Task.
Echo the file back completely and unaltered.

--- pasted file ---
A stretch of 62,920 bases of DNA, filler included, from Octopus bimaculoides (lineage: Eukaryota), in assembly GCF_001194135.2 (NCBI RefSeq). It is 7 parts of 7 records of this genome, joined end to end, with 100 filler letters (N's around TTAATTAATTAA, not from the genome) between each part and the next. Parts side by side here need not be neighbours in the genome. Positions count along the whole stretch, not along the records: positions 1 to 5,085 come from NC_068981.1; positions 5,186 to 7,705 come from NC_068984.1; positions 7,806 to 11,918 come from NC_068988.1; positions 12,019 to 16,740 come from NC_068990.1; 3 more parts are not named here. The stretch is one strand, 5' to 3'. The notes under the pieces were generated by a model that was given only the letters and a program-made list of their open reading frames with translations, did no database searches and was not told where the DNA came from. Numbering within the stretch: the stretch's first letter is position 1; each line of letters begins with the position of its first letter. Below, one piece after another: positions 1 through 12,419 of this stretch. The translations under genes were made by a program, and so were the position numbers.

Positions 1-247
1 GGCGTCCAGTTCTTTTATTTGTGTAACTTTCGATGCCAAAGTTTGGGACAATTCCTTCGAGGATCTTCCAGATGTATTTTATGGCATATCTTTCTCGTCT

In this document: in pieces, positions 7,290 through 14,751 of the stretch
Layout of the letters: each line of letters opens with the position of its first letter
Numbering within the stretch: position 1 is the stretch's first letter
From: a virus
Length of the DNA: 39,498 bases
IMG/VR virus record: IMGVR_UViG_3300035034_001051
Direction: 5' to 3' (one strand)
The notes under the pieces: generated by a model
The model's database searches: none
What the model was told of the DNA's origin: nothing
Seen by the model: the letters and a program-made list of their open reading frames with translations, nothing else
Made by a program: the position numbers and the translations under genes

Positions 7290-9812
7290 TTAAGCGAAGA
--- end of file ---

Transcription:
A stretch of 62,920 bases of DNA, filler included, from Octopus bimaculoides (lineage: Eukaryota), in assembly GCF_001194135.2 (NCBI RefSeq). It is 7 parts of 7 records of this genome, joined end to end, with 100 filler letters (N's around TTAATTAATTAA, not from the genome) between each part and the next. Parts side by side here need not be neighbours in the genome. Positions count along the whole stretch, not along the records: positions 1 to 5,085 come from NC_068981.1; positions 5,186 to 7,705 come from NC_068984.1; positions 7,806 to 11,918 come from NC_068988.1; positions 12,019 to 16,740 come from NC_068990.1; 3 more parts are not named here. The stretch is one strand, 5' to 3'. The notes under the pieces were generated by a model that was given only the letters and a program-made list of their open reading frames with translations, did no database searches and was not told where the DNA came from. Numbering within the stretch: the stretch's first letter is position 1; each line of letters begins with the position of its first letter. Below, one piece after another: positions 1 through 12,419 of this stretch. The translations under genes were made by a program, and so were the position numbers.

Positions 1-247
1 GGCGTCCAGTTCTTTTATTTGTGTAACTTTCGATGCCAAAGTTTGGGACAATTCCTTCGAGGATCTTCCAGATGTATTTTATGGCATATCTTTCTCGTCT

In this document: in pieces, positions 7,290 through 14,751 of the stretch
Layout of the letters: each line of letters opens with the position of its first letter
Numbering within the stretch: position 1 is the stretch's first letter
From: a virus
Length of the DNA: 39,498 bases
IMG/VR virus record: IMGVR_UViG_3300035034_001051
Direction: 5' to 3' (one strand)
The notes under the pieces: generated by a model
The model's database searches: none
What the model was told of the DNA's origin: nothing
Seen by the model: the letters and a program-made list of their open reading frames with translations, nothing else
Made by a program: the position numbers and the translations under genes

Positions 7290-9812
7290 TTAAGCGAAGA